Restores are Everything | TechSNAP 168

Restores are Everything | TechSNAP 168

A company known for backup shuts down after their AWS account gets hacked, the Hedge fund thats under attack, how far you can get with a little cab data…

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— Show Notes: —

Company shuts down after their AWS account compromised, all customer data deleted

  • Code Spaces, a source code hosting and backup service has ceased doing business
  • On June 17th the company came under a DDoS attack, which is apparently business as normal for them
  • Later, they found messages in their Amazon Web Services portal, urging them to contact a hotmail address
  • When contacted, the attacker demanded a large ransom
  • When Code Spaces attempted to change their passwords in the AWS control panel, additional administrator accounts added by the attacker were used to delete all EC2 virtual machines, S3 stores and EBS volumes in the account before all accessed could be revoked
  • The most embarrassing part of the situation is the text on the original Code Spaces website:
    “Backing up data is one thing, but it is meaningless without a recovery plan, not only that [but also] a recovery plan—and one that is well-practiced and proven to work time and time again,” “Code Spaces has a full recovery plan that has been proven to work and is, in fact, practiced.”
  • It is not clear what the Code Spaces backup strategy was, but it seemed to involve the same Amazon account
  • In general, the idea with an “offsite” backup is to separate it from a failure of the primary. If you keep the backups for your database beside the database server and your office burns down, what good are the backups
  • What if Amazon suffered a catastrophic data loss? or what if your account is compromised?
  • The backups should have at least been in a different Amazon account that was very strictly controlled, or better yet, stored in some other service
  • It is still unclear how the account was compromised, but it seems likely that Code Spaces was not making use of the Amazon’s Multi-Factor Authentication service, which offers either a mobile phone app, or two different types of hardware authenticators (key fob and credit-card style)

Poorly anonymized NYC Taxi data, de-anonymized

  • Under an Open Data initiative, the New York City Taxi & Limousine Commission released the anonymized GPS logs of all taxi trips in 2013 (173 million trips)
  • Chris Whong got a hold of this data and did some interesting stuff with it
  • When he was done with it, he posted the data for everyone
  • Developer Vijay Pandurangan took a look at the data and noticed that the medallion and hack numbers appeared to simply be MD5 hashes
  • In particular, the driver with ID# CFCD208495D565EF66E7DFF9F98764DA appeared to have an impossibly large number of trips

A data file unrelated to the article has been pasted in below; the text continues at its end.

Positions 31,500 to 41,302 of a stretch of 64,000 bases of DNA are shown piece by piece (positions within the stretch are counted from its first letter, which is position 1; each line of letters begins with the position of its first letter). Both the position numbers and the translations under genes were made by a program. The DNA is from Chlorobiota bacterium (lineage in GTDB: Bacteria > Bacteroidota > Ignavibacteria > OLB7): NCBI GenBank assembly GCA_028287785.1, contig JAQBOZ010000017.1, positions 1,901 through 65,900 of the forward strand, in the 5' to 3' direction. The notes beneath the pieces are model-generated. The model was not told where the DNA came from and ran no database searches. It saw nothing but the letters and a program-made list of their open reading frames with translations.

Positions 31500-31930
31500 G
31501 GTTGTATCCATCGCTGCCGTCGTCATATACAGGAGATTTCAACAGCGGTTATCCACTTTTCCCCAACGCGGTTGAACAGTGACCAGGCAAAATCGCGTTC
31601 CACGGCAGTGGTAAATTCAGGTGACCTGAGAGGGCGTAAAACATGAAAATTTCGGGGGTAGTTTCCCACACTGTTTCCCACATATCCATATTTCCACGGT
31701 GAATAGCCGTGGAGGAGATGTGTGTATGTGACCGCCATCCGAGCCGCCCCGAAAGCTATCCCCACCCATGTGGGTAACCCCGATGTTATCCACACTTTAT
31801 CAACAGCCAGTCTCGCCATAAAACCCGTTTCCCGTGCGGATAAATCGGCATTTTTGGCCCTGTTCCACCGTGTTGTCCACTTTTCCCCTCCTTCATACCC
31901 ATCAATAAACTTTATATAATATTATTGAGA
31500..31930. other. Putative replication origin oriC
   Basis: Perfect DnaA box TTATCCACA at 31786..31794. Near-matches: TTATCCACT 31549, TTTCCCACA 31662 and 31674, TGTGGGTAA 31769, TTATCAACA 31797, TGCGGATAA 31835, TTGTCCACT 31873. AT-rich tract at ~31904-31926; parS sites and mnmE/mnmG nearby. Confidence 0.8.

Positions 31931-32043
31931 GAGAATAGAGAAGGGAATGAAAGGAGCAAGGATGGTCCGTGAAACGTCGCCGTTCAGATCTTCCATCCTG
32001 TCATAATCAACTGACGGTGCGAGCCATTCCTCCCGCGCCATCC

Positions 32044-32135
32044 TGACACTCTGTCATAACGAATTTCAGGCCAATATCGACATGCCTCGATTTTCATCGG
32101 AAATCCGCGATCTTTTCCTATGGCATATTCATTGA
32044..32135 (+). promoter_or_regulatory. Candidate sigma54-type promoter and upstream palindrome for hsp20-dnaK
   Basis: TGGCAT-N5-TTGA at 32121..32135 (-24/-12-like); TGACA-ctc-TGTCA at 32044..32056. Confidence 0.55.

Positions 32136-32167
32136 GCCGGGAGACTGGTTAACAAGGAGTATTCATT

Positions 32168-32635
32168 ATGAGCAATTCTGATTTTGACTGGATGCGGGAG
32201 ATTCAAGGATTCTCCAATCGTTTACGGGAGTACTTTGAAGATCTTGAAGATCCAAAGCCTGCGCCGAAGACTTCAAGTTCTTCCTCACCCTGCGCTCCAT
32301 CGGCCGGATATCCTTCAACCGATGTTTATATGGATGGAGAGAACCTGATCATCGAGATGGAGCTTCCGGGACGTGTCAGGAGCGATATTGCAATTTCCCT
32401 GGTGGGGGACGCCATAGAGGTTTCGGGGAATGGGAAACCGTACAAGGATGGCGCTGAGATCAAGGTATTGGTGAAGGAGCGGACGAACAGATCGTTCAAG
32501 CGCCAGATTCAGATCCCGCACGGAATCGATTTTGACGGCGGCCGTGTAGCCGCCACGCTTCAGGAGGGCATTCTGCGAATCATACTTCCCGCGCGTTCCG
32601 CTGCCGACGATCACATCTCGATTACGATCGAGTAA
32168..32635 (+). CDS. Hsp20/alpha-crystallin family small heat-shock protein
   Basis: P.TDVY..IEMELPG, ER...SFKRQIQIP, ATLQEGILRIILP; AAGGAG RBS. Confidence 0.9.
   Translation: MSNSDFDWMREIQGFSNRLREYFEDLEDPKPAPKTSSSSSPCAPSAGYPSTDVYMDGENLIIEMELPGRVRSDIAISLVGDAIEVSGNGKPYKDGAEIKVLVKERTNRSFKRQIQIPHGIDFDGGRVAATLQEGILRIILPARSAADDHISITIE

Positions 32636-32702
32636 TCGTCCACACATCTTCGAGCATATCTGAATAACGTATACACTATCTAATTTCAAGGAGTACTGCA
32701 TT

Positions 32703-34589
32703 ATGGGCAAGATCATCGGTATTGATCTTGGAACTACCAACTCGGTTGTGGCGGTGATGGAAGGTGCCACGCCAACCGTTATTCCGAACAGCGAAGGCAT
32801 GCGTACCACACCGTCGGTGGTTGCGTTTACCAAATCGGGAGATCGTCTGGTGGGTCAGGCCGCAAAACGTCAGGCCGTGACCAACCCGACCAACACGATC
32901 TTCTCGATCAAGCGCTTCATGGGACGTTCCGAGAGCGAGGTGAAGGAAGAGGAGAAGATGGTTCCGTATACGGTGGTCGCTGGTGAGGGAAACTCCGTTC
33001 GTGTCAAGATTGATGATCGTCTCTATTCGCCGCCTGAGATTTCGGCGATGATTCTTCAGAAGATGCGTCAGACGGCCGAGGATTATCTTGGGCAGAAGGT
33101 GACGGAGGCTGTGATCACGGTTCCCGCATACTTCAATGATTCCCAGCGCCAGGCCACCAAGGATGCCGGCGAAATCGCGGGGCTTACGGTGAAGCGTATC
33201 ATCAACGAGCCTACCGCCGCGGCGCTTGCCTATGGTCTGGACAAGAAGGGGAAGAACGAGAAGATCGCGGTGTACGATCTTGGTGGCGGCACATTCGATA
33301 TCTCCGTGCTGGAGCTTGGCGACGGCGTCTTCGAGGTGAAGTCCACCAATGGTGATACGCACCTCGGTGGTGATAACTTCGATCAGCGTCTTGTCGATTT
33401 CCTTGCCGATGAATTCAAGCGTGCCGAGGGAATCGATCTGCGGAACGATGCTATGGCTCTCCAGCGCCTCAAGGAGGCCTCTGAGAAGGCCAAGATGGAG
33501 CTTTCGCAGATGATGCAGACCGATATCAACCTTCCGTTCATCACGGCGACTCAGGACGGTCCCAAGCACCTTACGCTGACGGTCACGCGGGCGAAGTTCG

• Turns out, that is the MD5 hash of “0”, cases where the data was unavailable
  • Realizing that the data was only anonymized using MD5, and knowing the structure of a drivers license # (5-7 characters, with specific characters being numbers or letters), he was able to brute force all 24 million combinations in only 2 minutes using a single CPU
  • Once this was done, he had the original un-anonymized data
  • Using other websites, it is possible to link the medallion and hack numbers to the owners names
  • Original Post
  • Additional Coverage – Ars Technica
  • To prevent this, there are a number of approaches, the fastest but weakest is a ‘secret key’. Instead of md5(hack#) just do md5(SUPERLONGSECRETKEYhack#), as long as the attacker doesn’t know the secret key, and it is long enough to make guessing it impractical, the data would remain anonymized
  • Another option is to use the md5 hash of the encrypted form of the value. However this eventually just relies on a secret key as well. However, if the data never needs to be anonymized, a very strong key can be used, and that key can then be destroyed, making decryption impossible.

Hackers attack hedge fund for monetary gain

  • BAE systems, a British defense contractor that also specializes in cyber security, was called in to investigate after computers at a hedge fund were hacked
  • The attackers somehow infiltrated the HFT (High Frequency Trading) system, and injected delays of several hundred microseconds into the order entry system
  • This causes the Hedge Fund to miss out on profits it could have made on the trades
  • It is suspected, that the attackers capitalized on this to make those profits themselves
  • “Hedge funds “really have inadequate cybersecurity as a whole” and the attacks threaten to undermine the systems used globally for high-speed trading, said Tom Kellerman, chief cyber security officer for Trend Micro Inc. ”


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